Mass immigration is not a central issue of this project, but rather a side issue and perhaps an unfortunate one. Of course in the case of Muslims (or Buddhists or Hindus, etc.) prohibiting mass immigration does not present a moral dilemma at all. Simply exclude 100 percent of them from European Christendom, zero additional immigration into European Christendom, and such a stance without hesitation, reproach or qualm. Excluding masses of millions of Christians who want to escape from countries which were never really Christian, if the above criterion is included in the definition of a Christian country, that is, a country, not necessarily rich by any definition, but still, a country from which its own people do not wish to flee en masse, this is a kind of moral dilemma, certainly. But it is a moral dilemma with an obvious solution, and that solution is that this type of mass immigration too has to be postponed, that is, prohibitied, for the indefinite future:

  1. Emptying out fledgling Christian countries of Christians, even those fledgling for five hundred years already, is no way of building Christendom, and it is no way of losing adjectives, of progressing, for example, from United European Christendom + United African Christendom + etc., into Mere Christendom;
  2. If such an exodus were to be anything other than complete, the Christians left behind would be in a terrible state, the more so if, as common sense suggests would surely be the case, it is the most energetic and entrepreneurial, the most capable individuals who succeed in escaping;
  3. If account is to be taken of the non-Christians left behind, it is difficult to imaging such a complete loss of potential fellowship and instruction as promoting evangelization, a Christian imperative;
  4. And foremost of all, the unity within the Orthodox-Catholic Church is a first priority.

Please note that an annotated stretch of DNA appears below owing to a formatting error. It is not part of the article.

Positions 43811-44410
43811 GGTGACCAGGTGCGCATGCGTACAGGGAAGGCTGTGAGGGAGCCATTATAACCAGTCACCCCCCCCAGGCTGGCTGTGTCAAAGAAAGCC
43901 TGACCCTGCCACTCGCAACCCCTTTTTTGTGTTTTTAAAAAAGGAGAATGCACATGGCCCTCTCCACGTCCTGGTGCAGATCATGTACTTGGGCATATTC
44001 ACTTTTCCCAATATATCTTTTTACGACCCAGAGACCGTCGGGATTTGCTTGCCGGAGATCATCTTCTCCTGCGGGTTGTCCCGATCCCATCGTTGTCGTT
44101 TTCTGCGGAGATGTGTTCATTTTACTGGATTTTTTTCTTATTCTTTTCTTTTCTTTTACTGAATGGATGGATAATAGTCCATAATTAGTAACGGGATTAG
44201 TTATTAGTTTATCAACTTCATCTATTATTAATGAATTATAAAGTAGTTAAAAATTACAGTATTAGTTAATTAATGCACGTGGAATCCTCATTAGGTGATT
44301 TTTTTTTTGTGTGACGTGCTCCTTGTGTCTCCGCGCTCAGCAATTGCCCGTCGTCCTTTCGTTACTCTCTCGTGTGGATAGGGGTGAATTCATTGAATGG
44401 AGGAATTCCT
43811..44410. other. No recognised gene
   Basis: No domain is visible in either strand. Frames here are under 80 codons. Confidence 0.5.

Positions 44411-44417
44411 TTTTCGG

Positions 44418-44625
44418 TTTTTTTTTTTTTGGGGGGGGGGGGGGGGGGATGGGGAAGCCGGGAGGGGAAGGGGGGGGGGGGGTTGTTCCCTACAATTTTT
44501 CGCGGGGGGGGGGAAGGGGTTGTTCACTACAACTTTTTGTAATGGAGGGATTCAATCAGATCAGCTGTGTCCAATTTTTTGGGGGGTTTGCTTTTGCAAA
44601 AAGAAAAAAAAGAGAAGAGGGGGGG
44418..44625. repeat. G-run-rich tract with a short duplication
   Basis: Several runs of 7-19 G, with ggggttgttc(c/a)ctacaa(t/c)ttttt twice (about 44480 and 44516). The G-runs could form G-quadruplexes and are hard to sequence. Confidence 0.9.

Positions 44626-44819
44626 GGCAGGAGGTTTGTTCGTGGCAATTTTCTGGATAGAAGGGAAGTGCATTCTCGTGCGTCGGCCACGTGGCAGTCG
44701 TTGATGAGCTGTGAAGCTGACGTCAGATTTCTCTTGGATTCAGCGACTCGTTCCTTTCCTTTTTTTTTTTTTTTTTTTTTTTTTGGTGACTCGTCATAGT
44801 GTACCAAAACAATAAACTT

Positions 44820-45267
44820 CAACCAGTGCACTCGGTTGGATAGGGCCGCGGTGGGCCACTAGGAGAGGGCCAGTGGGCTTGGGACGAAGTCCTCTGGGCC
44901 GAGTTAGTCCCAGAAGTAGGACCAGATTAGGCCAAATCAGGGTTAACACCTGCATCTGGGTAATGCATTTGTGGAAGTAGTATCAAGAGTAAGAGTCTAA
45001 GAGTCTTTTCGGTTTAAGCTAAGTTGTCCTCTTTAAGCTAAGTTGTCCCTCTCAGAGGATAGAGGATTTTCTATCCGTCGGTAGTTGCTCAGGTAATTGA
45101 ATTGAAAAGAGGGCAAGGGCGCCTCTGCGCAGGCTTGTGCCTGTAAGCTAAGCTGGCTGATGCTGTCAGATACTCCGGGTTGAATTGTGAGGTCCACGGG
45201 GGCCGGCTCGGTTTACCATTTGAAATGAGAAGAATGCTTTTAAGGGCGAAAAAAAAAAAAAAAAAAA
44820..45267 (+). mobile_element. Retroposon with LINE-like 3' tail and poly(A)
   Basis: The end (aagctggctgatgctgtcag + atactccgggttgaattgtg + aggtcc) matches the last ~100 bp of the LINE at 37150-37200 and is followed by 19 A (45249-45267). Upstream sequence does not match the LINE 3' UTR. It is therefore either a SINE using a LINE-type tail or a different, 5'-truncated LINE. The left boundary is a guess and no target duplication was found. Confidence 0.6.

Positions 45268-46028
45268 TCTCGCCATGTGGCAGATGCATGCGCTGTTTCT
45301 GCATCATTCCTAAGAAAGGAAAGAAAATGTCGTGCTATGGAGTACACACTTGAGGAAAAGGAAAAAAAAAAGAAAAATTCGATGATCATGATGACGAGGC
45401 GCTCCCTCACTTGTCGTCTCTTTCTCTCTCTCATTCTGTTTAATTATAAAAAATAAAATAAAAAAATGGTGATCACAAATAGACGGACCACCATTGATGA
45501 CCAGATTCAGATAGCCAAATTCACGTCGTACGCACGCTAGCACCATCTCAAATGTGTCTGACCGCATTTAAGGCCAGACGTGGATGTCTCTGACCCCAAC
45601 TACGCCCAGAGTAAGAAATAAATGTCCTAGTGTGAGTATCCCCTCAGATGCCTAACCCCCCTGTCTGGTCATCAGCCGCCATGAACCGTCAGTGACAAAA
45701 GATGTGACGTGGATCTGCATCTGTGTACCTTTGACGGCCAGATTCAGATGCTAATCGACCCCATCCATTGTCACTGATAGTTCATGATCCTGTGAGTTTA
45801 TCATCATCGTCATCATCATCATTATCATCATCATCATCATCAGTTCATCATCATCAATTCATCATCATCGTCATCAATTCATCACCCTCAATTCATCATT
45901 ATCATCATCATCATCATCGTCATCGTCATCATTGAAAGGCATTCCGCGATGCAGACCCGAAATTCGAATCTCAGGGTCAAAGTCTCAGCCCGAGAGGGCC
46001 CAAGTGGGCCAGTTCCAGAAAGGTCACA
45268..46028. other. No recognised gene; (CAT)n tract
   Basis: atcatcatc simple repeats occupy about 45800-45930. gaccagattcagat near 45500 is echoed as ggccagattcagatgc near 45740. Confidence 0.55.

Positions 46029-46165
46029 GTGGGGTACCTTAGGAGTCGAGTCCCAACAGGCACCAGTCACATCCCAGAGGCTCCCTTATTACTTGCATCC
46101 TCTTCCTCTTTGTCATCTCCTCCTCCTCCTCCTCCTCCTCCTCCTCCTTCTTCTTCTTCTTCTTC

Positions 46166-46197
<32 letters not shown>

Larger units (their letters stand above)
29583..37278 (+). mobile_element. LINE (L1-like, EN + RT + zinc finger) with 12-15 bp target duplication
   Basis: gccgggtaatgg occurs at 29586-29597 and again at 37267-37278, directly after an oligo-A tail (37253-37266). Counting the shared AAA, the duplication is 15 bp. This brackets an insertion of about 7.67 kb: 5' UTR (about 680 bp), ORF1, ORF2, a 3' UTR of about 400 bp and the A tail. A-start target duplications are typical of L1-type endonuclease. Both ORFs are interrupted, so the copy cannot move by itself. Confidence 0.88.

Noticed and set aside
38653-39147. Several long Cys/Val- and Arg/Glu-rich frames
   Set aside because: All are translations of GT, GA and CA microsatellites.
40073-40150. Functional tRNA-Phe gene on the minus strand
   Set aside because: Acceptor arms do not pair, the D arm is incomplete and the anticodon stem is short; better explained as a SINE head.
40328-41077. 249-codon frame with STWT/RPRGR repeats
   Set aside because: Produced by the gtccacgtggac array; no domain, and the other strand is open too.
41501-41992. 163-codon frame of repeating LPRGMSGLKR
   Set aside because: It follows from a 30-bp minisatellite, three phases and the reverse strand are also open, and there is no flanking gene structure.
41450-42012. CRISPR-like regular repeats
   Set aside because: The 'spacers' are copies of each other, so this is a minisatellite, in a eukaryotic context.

Secondary considerations must yield. We do not forget, here or anywhere, that, among each of the three families — Orthodox, Oriental Orthodox and Catholics — there are those, by no means small in number, who say, in effect, "Unity, yes it already exists, and it is us." Indeed this project is positing something which may appear substantially similar. We are just doing it right. Healing the Schism must be within the Orthodox-Catholic Church, and no one else gets to participate. Certainly no one other than the most solid, wise and pious episcopal members of those three groups gets to vote in any potential future, reconciliatory, Fully Ecumenical Council. This project is not about any embrace of Syncretism, Indifferentism and False Ecumenism (or False Irenicism / Eirenism). This is about strengthening Orthodoxy, strengthening faithful Christianity, not about some demonaic opposite agenda. Very much unlike Vatican II, and perhaps more so still unlike Pope John Paul II's (and Benedict XVI's) abominations in Assisi, apostasy through deeds or heresy through words are anathema to Healing the Schism within the Orthodox-Catholic Church, as they are also to this project, the indisputable first priority of which is Healing the Schism within the Orthodox-Catholic Church. This goal being stated as clearly as possible, the obstacles as they presently stand or formidable, to put the point mildly. We have Fifth Columns to deal with within each of the three Communions of the Orthodox-Catholic Church: